The extra points awarded in the for losing in overtime or a shootout always make a difference. This season, though, they’re making twice as much of a difference in the NHL Western Conference – at least in the early going.
Through Wednesday, February 20th, the NHL has played a total of 235 games. In 58 of those games nobody was able to win before overtime, creating an extra point for the team that eventually lost either in that overtime period or a shootout. Just 21 of those points – or 36.1 percent – came in the Eastern Conference. The other 37 – or 63.9 percent – came from games in the Western Conference.
It makes sense that teams would shift downward when they’re tied late in the third period of a game. If you try too hard to win and leave an opening for your opponent, you could lose in regulation and forfeit the extra point. If you just wait for the 4-on-4 overtime, everyone is guaranteed a point. Then you can try to win, and the worst-case scenario has you walking away with half of what the other guy got.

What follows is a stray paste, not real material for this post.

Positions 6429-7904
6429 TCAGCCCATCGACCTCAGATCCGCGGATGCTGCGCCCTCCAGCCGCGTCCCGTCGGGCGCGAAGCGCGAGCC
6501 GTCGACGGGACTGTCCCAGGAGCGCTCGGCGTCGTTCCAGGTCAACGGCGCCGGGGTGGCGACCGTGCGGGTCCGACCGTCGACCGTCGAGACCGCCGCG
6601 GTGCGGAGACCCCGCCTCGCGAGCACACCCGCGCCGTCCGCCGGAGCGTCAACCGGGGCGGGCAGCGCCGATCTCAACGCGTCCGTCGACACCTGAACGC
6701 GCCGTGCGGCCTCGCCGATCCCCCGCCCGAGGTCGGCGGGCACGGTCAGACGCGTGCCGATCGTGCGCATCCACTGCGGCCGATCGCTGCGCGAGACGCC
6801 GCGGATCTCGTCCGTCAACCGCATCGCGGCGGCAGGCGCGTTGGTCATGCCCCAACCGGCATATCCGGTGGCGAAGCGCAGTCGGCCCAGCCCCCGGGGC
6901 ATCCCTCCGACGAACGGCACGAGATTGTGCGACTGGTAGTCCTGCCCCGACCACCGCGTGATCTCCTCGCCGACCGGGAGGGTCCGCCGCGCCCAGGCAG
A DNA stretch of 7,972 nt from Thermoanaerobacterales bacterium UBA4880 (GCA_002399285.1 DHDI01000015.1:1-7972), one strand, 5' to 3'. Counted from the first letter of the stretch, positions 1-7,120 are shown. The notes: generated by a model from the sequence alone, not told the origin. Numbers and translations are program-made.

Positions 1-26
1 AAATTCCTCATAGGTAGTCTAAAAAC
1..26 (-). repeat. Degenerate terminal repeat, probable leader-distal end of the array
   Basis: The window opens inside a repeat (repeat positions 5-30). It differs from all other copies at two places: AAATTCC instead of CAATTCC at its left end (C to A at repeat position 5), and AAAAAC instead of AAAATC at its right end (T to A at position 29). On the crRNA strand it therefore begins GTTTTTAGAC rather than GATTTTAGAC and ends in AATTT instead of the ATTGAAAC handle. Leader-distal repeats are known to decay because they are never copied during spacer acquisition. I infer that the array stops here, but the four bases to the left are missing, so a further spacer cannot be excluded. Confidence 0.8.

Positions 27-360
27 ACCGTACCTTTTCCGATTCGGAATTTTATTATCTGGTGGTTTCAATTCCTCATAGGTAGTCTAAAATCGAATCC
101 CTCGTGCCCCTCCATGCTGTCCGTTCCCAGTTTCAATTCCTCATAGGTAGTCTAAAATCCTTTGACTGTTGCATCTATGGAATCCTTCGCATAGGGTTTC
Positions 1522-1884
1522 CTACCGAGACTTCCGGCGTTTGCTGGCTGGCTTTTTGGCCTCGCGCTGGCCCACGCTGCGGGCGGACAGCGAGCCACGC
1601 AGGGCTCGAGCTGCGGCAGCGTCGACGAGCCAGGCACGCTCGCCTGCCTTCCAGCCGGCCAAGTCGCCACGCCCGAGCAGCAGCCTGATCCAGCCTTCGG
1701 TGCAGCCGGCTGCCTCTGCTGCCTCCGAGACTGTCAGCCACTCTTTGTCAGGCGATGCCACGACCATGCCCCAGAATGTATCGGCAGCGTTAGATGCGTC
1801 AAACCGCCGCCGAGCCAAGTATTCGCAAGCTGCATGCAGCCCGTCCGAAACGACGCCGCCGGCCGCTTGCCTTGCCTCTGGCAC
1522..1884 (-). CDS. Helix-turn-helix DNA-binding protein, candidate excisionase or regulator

One could say the skill gap between teams in the Western Conference is smaller than in the Eastern Conference, so they play closer games. Or one could say that there’s simply a slightly more defensive focus in the West, where teams have generated 630 goals compared to the 666 in the East.
Whatever the causes, the fact is that close games are twice as common this season in the Western Conference as they are in the Eastern Conference. All those extra points make for a very crowded playoff picture. The short season already guarantees a pretty small spread between playoff teams and those who just miss the dance, since there are fewer points in play than there would be in a normal season. The difference could be as small as one point this season – and if the current trend keeps up in the Western Conference, there could even be a few teams missing out by that slim margin. The solution for any team looking to avoid such a situation is clear: win games, and win them before overtime arrives.